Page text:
Based on Clifford Odets’ powerful stage sensation, Rouben Mamoulian’s Golden Boy (1939) is a high octane melodrama about a boy and his aspirations to make the big time. Just what that means remains up for grabs, especially when the boy happens to be multitalented. The film that catapulted young William Holden to stardom almost didn’t happen. Reportedly, the young actor did not impress his director on his first time out. It didn’t help matters that Odets had based the character of Joe Bonaparte on rising film star John Garfield, whom he hoped would do the film.
Columbia exec’ Harry Cohn had other ideas. He wanted to use the movie as build up for his new star. Even so, Mamoulian seriously contemplated recasting the part of Joe several times – a threat averted when costar Barbara Stanwyck (already an established performer and hot commodity in Hollywood) stepped in with the decree that if Holden was fired she too would refuse to continue in the film. Years later, when Stanwyck was given a life time achievement Oscar, Holden (as its presenter) acknowledged his eternal debt of gratitude to Stanwyck for her blind faith, optimism and guidance throughout the shoot.
Golden Boy’s story picks up with young Joe arriving at the office of fight manager, Tom Moody (Adolph Menjou) to inform him that his prize pugilist has just broken his hand in a practice bout at the local gym. Infuriated, Tom storms off to confront his boxer with girlfriend, Lorna Moon (Stanwyck) and Joe in tow, only to discover that it was Joe who broke the fighter’s fist. Begging for the opportunity to sub in his place, the curmudgeonly Tom eventually gives in to Joe’s relentless persuasion and is rewarded handsomely when Joe wins the fight.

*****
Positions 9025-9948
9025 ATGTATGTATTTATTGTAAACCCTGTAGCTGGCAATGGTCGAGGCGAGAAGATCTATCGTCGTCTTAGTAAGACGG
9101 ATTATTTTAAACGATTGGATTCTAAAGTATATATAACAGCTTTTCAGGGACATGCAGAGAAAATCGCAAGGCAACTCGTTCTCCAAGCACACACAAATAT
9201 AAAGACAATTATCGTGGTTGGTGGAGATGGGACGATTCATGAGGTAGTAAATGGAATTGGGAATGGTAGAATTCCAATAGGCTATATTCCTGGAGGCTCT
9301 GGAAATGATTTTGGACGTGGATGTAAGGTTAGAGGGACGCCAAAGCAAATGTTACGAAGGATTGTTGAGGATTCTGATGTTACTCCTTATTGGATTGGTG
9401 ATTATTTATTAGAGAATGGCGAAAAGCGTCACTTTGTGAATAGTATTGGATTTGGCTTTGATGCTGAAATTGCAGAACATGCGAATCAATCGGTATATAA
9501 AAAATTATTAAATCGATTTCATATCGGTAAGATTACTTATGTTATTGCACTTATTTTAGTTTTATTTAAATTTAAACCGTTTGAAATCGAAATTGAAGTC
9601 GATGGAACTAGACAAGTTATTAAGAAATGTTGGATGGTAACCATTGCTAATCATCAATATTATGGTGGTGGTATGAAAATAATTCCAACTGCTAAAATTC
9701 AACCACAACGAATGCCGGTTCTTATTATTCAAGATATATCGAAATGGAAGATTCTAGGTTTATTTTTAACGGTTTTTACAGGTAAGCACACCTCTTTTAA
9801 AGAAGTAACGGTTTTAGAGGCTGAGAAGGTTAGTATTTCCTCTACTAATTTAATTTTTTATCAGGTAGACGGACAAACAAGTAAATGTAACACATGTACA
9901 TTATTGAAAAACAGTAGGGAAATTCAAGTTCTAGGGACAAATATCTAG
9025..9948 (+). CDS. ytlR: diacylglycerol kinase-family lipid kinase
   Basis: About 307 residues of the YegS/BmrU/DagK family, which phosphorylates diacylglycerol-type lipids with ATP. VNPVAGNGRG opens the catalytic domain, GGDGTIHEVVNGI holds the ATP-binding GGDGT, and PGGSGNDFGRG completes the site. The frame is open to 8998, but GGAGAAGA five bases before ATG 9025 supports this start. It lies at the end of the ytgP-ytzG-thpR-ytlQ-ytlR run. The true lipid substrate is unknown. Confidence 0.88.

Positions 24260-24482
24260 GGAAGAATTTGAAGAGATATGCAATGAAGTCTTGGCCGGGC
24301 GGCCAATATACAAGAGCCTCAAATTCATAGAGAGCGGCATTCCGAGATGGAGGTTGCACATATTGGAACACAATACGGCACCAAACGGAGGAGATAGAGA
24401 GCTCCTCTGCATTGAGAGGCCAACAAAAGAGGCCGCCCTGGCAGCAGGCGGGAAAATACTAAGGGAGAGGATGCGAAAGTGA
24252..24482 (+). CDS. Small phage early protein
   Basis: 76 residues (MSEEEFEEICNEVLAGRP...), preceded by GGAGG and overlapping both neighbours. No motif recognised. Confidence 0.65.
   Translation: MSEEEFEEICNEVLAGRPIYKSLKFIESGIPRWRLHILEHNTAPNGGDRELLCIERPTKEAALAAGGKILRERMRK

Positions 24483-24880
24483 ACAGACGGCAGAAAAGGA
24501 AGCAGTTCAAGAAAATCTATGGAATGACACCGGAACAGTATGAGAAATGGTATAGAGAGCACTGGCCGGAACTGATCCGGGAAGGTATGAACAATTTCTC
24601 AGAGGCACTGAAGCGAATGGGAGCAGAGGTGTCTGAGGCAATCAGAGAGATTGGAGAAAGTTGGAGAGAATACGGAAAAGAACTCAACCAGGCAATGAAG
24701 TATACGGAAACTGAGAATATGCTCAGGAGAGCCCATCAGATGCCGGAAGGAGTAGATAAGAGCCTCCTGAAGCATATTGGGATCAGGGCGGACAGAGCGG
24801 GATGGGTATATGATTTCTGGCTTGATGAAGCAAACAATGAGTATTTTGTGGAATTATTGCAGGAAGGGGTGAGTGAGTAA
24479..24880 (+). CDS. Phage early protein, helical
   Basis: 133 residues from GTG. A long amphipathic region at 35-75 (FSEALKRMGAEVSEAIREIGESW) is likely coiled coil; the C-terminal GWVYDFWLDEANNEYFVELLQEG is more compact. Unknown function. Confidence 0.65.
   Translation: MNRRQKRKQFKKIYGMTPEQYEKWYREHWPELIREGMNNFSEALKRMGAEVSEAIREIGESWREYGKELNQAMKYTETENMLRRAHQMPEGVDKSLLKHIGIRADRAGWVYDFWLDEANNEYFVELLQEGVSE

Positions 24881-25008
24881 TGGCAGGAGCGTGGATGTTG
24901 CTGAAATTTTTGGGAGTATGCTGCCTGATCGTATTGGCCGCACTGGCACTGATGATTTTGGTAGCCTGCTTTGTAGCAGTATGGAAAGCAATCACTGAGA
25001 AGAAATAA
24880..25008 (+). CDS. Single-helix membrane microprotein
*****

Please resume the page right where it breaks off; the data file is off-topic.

Meanwhile, Joe’s father (Lee J. Cobb) has another surprise in store for his son. Owing to Joe’s musical talent with the violin he has purchased the instrument for his twenty-first birthday. However, when Joe returns home to tell his father that he has chosen boxing over music as his profession the struggle between art and fortune begins. At first Lorna sees Joe as Tom’s latest cash cow – a means to an end. She desperately wants to marry Tom and realizes that Joe’s victories will allow Tom to pay off his wife, get a divorce and marry her.
But quickly another wrinkle begins to tear at Lorna’s heart – her own growing romantic affections for the young buck and her concern for the preservation of his rising fame and general safety. When Tom attempts to rig a fight with local gangster Eddie Fuseli (Joseph Calleia) Lorna must chose between love, sacrifice and profit.
Golden Boy is a film of considerable stealth and sincerity. Everyone is functioning at high capacity. Holden’s awkwardness as an actor is just what the role requires. Stanwyck smolders with sultry allure. Menjou does his embittered cynic routine to perfection. Mamoulian’s direction is smooth and well paced. The results are a melodrama worthy of addition to anyone’s home video library.
At long last, Sony Home Entertainment has seen fit to release this long overdue catalogue title to DVD. The B&W film elements appear to be in fairly good condition. The gray scale is expansive and nicely balanced. Contrast levels are refined. Blacks are black. Whites are relatively clean. A modicum of film grain does not detract from an otherwise smooth visual presentation. Occasionally, age related artifacts intrude – but again, they are NOT distracting. Overall, this is a very pleasing visual presentation. The audio is mono and presented at an adequate listening level. Sony appears to be going the route of Warner Bros. on this title, providing a litany of unrelated – though thoroughly enjoyable – vintage short subjects as supplemental extras. Bottom line: recommended!
FILM RATING (out of 5 - 5 being the best)